Fava beans (broadbeans) are a must grow veggie every year. Dave can't imagine not having them and they are one of the few vegetables that I will grow with preservation in mind. The blanched peeled beans freeze beautifully and there's a number of vacuum sealed bags in the freezer. One of the best things about favas is that they grow in the winter. I usually sow the seeds directly in the garden some time in November and/or December, they go into the space where the tomatoes had been. I start harvesting the beans some time in April and they are usually done before the end of May, just in time to be replaced by pole beans. 2015 production was 78 pounds of pods, right about average. I used to grow twice as many plants, enough to fill an entire bed, but it always proved to be too much so now I only fill half of a bed. It also works better in the spring time since it frees up the space that I allocate to the bush beans. I've been growing Extra Precoce Violetto (Extra Early Purple) for the past few years, it's the earliest variety of any that I've tried.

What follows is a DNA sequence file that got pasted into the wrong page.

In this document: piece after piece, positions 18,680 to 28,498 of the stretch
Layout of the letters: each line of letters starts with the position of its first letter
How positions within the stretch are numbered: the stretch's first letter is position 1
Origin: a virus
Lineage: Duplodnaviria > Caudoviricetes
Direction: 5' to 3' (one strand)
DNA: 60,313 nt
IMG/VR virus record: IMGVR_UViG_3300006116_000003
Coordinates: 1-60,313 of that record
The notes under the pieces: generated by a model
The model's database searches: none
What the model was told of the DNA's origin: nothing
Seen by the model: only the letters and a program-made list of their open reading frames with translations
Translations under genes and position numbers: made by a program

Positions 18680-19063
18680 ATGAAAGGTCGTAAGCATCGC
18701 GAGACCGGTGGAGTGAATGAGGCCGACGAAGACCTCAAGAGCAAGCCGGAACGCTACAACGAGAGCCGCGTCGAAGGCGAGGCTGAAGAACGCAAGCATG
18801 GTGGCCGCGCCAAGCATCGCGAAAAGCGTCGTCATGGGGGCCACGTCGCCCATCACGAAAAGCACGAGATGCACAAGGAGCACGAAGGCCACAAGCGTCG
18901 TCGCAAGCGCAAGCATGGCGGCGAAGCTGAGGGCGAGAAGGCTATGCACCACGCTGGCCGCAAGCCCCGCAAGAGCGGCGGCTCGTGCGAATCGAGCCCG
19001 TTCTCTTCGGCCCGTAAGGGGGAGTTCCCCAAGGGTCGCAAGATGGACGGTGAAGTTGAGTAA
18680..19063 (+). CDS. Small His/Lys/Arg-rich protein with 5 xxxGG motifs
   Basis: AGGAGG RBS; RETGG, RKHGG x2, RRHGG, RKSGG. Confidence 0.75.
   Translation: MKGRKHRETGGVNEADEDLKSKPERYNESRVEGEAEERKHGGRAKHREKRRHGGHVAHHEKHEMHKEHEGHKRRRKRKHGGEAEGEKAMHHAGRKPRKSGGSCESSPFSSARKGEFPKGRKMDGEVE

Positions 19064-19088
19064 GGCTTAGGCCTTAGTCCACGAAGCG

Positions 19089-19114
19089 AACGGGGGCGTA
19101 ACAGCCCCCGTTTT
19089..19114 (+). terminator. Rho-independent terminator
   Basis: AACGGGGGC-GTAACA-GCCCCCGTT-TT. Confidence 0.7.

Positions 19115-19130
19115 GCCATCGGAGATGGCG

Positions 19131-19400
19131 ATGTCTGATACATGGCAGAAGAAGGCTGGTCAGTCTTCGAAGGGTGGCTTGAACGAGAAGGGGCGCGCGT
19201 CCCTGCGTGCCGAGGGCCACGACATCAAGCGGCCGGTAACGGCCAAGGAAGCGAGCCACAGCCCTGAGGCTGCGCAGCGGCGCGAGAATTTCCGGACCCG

I usually grow snap and snow peas in the spring and again in the fall, but this year I didn't get anything going for spring or fall production. I finally got some Golden Sweet snow peas and Super Sugar Snap peas very late in the year which I'm harvesting now. But pea production for 2015 was a bust.

Next up will be my review of the Brassicas for 2015.

Tuesday, January 12, 2016

2015 Year in Review - Solanums

There it is, a snapshot of most of the harvests for 2015. I had fun putting together a collage that used most of the photos I used in my Harvest Monday posts for the year. It's not everything that I harvested since I didn't photograph every single harvest, but it gives a pretty good idea of what and how much was coming from the garden through the year. It's arranged in 12 equal sized collages arranged in horizontal rows with the top row showing January harvests and on down through the year to the last row showing December harvests. It wasn't that difficult to put together, I let Picasa do the work of putting together the individual collages - just select the photos and the size of the finished collage and Picasa does the work of arranging the photos. The I arranged the individual collages into rows by month.